“It’s a very challenging scheme. They attack you down the field, they attack you horizontally. You can see the stats, they’re rushing the ball very well…I’ve got a lot of respect for Coach Lewis. We know we need to get ourselves ready to go.”
Defensively, Kent State’s been hindered by big plays—the Flashes have surrendered 160 plays of 10+ yards this season and 53 plays of 20+ yards.
While edge rushers Saivon Taylor-Davis and Zayin West have combined for 10 sacks and 27 quarterback hurries, the Flashes don’t get a ton of heat on the passer and, unlike 2021, don’t turn the ball over much.
Cornerbacks Montre Miller and D.J. Miller, Jr. have been targeted more than any other KSU defensive backs and both allow reception percentages near 70%.
Overall, the Kent defense allows 29.2 points and 422.8 yards per game, both near the bottom of the conference.
“Prepare the Right Way, Practice the Right Way”
Image from ubbulls.com
So where are the Bulls in all of this? Head coach Maurice Linguist (pictured above) discussed his team’s mentality after 2+ weeks of downtime:
We’ve played three home games in three months. We’ve been through our own adversity. We’ve been through our own hard. Our guys are very mature, and they’ve handled it the right way. We’ve almost looked at it as though we had a bye week with the intensity of knowing we had to prepare for someone, because sometimes, when you have a bye week, there’s a little bit of a lull in how you practice and prepare throughout a week. But we were in the moment, getting ourselves ready for Akron, then the game got called off—but we got quality work, we had quality practices, we got better last week, we just didn’t have the game to actually play. I feel like our guys have handled it the right way.
He also chafed at the idea his team would have difficulty turning it back on after the extended break:
We were supposed to be done when we were 0-3. The season was over when we were 0-3. Wrap it all up, those guys aren’t playing football anymore. We’ve responded all year. You don’t really know anything about yourself and your team until you go through something hard and what’s really been evident about our guys is that we know how to respond and we know how to push through situation and put our right foot forward. I have all the confidence that we’ll be ready for the next thing we have to do.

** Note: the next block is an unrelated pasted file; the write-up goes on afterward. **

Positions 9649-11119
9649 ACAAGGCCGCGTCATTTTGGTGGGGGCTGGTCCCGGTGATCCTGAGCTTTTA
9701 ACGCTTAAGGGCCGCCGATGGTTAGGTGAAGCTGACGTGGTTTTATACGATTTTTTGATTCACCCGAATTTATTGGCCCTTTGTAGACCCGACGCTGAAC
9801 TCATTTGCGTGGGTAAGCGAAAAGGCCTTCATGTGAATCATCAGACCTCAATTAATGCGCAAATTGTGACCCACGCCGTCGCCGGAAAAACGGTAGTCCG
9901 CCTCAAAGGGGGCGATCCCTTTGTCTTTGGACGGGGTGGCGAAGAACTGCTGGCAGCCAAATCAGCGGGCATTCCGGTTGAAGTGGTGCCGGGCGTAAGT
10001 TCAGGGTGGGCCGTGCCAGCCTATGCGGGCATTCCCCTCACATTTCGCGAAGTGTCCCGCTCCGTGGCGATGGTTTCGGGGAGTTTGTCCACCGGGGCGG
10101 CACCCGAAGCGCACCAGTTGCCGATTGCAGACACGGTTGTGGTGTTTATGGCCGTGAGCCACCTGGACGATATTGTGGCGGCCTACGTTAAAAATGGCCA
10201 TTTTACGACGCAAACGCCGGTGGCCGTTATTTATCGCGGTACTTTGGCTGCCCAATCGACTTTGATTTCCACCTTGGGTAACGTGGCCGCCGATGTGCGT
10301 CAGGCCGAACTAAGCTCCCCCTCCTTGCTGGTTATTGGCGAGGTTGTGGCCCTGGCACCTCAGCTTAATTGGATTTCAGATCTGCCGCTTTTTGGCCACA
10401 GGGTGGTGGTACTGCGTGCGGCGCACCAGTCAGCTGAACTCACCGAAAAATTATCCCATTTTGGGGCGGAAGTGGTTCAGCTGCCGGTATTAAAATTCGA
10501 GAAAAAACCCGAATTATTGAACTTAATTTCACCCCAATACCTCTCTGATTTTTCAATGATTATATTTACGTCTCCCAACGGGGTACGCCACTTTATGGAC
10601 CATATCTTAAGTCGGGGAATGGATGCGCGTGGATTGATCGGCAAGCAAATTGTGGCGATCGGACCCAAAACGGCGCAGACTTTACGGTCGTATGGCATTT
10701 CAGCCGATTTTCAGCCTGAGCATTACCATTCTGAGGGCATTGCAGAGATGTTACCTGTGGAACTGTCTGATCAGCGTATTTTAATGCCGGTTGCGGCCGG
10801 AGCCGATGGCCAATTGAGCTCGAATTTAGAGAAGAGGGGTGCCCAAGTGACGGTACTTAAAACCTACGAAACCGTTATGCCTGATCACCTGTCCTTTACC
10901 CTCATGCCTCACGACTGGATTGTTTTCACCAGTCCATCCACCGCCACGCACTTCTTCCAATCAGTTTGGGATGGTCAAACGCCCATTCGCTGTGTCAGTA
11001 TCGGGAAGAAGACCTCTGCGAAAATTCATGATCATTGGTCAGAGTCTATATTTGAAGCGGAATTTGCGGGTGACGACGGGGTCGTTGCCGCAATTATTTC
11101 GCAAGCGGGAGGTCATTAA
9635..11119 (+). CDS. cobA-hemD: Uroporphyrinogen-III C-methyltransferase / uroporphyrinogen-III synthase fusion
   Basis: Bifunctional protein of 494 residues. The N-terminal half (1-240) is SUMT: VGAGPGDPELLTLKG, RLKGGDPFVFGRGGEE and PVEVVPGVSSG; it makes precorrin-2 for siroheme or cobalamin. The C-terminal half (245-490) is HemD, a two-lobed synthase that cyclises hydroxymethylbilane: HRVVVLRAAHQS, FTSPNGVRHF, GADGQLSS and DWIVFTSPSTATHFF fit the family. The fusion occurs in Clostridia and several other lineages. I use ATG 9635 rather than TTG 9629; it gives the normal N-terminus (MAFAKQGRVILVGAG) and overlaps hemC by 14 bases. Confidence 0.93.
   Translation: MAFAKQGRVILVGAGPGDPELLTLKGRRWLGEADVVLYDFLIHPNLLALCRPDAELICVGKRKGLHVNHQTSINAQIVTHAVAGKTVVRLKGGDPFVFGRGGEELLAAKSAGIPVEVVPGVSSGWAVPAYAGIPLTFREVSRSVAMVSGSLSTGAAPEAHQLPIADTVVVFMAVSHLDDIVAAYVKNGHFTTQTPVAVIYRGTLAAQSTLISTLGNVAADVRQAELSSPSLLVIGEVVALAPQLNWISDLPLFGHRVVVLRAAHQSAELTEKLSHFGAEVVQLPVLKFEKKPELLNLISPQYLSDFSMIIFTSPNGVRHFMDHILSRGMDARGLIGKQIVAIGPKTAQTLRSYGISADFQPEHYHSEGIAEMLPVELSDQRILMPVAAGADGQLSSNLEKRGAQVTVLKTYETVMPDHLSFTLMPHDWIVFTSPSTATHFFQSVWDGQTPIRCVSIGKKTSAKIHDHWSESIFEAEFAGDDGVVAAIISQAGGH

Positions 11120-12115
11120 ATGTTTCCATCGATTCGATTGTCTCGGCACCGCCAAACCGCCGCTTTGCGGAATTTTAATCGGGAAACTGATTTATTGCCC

Fair enough. With that in mind, UB is coming off two consecutive losses—both potentially huge games for the program, both cringeworthy in their own ways.
Against Ohio, Buffalo had a hard time getting pressure on Kurtis Rourke, dealt with major coverage struggles in the secondary, and couldn’t turn over its offensive engine in the first half.
In the CMU loss, the Bulls came out guns’ a-blazin’, and then fell apart—Chippewas QB Bert Emanuel, Jr. ran through UB like a senior taunting the JV squad, and the offensive line delivered perhaps its worst game of the season.
Buffalo may be 7-5 overall and 6-2 in the MAC within the next eight days—but with those two losses fresh in mind, it feels like 2021 all over again.
The team was scorched for 21 combined explosive plays in those games.
Despite a one-score fourth-quarter deficit against the Bobcats and a double-digit second-half lead even after the Chips opened the third quarter with a long Emanuel touchdown run, one felt the momentum swinging wildly away from the Bulls in both games.
It would be, you would think, extremely dispiriting to have two extra weeks to dwell on what could have been.
Linguist, however, doesn’t see the situation that way.
“It’s how you communicate,” he said. “I really pride ourselves on open and honest communication with our guys...What’s in our control? What’s the next right thing that we can do? Prepare the right way. Practice the right way. Do the next thing in the moment and I think the way the guys have responded has been really healthy.”
Remembering Where the Bulls Stand
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UB is third in the MAC in scoring with a 29.8 points per game average, and fifth in defense, allowing 27.4 points per game. On an individual basis:
Junior quarterback Cole Snyder is 57th nationally with 2,336 passing yards. He’s thrown 14 touchdowns and has seven interceptions. PFF.com ranks Snyder 218th out of 311 Division 1 quarterbacks, although his numbers are inextricably tied to the fact that his offensive line has struggled over the past month. Snyder, in his first season as a full-time starter since his high school days, showed steady improvement throughout the season, and led UB to a last-minute win over Miami—but he took a bit of a U-turn in the losses to Ohio and CMU.
Running backs Ron Cook, Mike Washington, and Al-Jay Henderson have a combined 1,407 rushing yards and14 rushing touchdowns. Each has his niche: Cook is the Swiss army knife (207 receiving yards) built like a bowling ball; Washington is the punisher, a 6’2, 220-pound giant with speed in the open field; and Henderson is the wild card, the burner whose shortest touchdown run this season is 19 yards.
Receivers Justin Marshall (614 yards, six TDs), Quian Williams (550 yards, four TDs) and Jamari Gassett (348 yards, two TDs) are the real deal—the only roadblock in their game is whether Snyder has time to deliver the ball and, when he does, if he can put it on target. Tight ends Robbie Mangas, Trevor Borland, and Ray Gentry are solid blockers, but have combined for just 214 receiving yards and no touchdown catches.